inital results on error correction

While I have yet to actually implement the full-scale error correction as I want to, I did some manual tests today.

I basically took a track that I was erroring out on, and swapped in 1-bit away values for the bad bytes.  In some cases, it appeared to fix the problem.

There’s alot more work to be done on this, but I think it will pay off.

About the author

keith

Amateur Electronics Design Engineer and Hacker

4 Comments

  • I think it’s probably fair to say that you’re more likely to see a missing bit (or rather a missing flux transition) than see a transition that wasn’t actually there.

    Assuming you haven’t already thought of that, perhaps you could incorporate it into your algorithm?

    FWIW, I’m working on something broadly similar to your Amiga floppy reader, but for just about any disc format instead of specialising on one specific format. It’s basically a USB-enabled Microchip PIC bolted onto an FPGA — the FPGA reads and writes the transitions (the logic can be summed up as “a huge, messy state machine”) and the PIC tells the FPGA what to do (including loading the microcode from an Atmel Dataflash chip on power-up).
    I’m aiming for timing resolution more than anything — the plan is to build something that can not only read or write just about any floppy disc format (MFM, FM, GCR, the list goes on) but also identify the type of copy protection in use (if any) and tell you if a given track has been modified after the disc was mastered (utterly useless for reading old data discs, but good for seeing if the ‘original’ copy of $SOME_OLD_RARE_GAME is really original, and if not, what exactly was changed).

    But anyway, enough of my ranting. I’m just reading through some of your past posts — you have some very interesting ideas.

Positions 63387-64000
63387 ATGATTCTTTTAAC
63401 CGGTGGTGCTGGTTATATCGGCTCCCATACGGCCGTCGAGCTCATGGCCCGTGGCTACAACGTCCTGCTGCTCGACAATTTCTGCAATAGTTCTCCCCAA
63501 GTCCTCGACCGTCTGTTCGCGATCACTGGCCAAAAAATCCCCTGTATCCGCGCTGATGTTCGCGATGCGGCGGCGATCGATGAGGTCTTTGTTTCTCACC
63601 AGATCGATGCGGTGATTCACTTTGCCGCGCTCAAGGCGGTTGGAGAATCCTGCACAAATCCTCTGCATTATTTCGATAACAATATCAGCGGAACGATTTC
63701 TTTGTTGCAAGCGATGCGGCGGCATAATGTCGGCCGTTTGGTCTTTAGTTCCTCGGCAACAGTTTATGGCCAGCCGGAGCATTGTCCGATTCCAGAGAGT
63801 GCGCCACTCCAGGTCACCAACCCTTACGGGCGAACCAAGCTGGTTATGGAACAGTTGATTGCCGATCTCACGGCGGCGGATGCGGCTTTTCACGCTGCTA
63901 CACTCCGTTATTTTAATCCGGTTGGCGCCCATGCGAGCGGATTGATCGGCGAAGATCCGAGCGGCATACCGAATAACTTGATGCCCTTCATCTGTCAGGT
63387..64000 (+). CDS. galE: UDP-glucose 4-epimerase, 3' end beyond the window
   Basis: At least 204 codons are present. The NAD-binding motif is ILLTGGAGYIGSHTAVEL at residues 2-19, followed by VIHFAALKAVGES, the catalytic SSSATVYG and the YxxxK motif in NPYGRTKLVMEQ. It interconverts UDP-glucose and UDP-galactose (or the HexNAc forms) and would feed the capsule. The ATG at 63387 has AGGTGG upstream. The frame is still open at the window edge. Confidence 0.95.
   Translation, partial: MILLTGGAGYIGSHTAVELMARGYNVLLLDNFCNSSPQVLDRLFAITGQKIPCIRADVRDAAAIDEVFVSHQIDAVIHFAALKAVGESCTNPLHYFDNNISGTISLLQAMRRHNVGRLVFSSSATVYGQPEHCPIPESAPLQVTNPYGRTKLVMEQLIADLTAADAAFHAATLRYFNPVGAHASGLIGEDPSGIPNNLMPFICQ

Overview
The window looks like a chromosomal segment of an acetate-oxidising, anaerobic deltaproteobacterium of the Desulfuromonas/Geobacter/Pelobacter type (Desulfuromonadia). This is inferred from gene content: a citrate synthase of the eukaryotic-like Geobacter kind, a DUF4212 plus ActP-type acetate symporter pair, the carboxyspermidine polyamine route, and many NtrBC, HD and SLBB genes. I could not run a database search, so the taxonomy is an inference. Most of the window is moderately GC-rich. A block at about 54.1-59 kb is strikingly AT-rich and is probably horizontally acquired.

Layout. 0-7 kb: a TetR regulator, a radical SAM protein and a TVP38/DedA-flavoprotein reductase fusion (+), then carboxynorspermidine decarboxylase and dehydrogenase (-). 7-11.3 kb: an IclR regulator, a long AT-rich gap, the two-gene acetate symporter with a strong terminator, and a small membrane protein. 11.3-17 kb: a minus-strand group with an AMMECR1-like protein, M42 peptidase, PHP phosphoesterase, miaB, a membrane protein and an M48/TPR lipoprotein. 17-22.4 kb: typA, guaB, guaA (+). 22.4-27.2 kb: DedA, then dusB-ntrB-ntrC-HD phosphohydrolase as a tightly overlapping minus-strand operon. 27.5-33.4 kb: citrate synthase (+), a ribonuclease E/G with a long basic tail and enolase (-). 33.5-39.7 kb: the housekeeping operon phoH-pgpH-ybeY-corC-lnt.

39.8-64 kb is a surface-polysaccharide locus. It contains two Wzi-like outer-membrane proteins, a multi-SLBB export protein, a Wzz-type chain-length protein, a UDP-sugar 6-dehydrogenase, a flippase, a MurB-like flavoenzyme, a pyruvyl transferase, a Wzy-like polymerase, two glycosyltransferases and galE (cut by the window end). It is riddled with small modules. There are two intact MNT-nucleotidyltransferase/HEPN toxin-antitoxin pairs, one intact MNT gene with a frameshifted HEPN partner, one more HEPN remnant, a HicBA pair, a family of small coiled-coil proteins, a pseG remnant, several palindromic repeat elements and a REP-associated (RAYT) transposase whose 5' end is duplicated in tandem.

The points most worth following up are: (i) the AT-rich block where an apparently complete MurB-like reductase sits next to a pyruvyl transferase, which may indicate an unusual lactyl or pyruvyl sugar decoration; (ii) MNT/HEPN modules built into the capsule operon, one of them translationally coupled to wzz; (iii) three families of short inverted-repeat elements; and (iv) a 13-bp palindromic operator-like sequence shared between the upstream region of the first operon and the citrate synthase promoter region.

• Hi Phil !

    I have been looking for a detailed paper on exactly HOW floppy media ends up failing. I’ve read about super-paramagnetic thermal decay — and that’s interesting. While I probably agree with you, do you have a specific rationale behind why you believe that a transition is likely to be seen as no-transition, rather than the other way around?

    There are definitely a lot more no-transition bits(0’s) than transition bits(1’s). Given a consistent error rate across the media, doesn’t this mean that there would be more 0’s with errors? Just playing Devil’s Advocate here.

    I _have_ been looking for ways of weighing likely possibilities over unlikely possibilities…… Honestly, I think my hamming distance stuff might negate the need to do much more —- (trying not to sound like a broken record here)— I first check valid bytes that are 1-bit off, next check valid bytes that are 2-bits off, and then finally up to 3-bits off. My algorithm doesn’t care whether the missing bits are 1’s and not 0’s. or vice versa.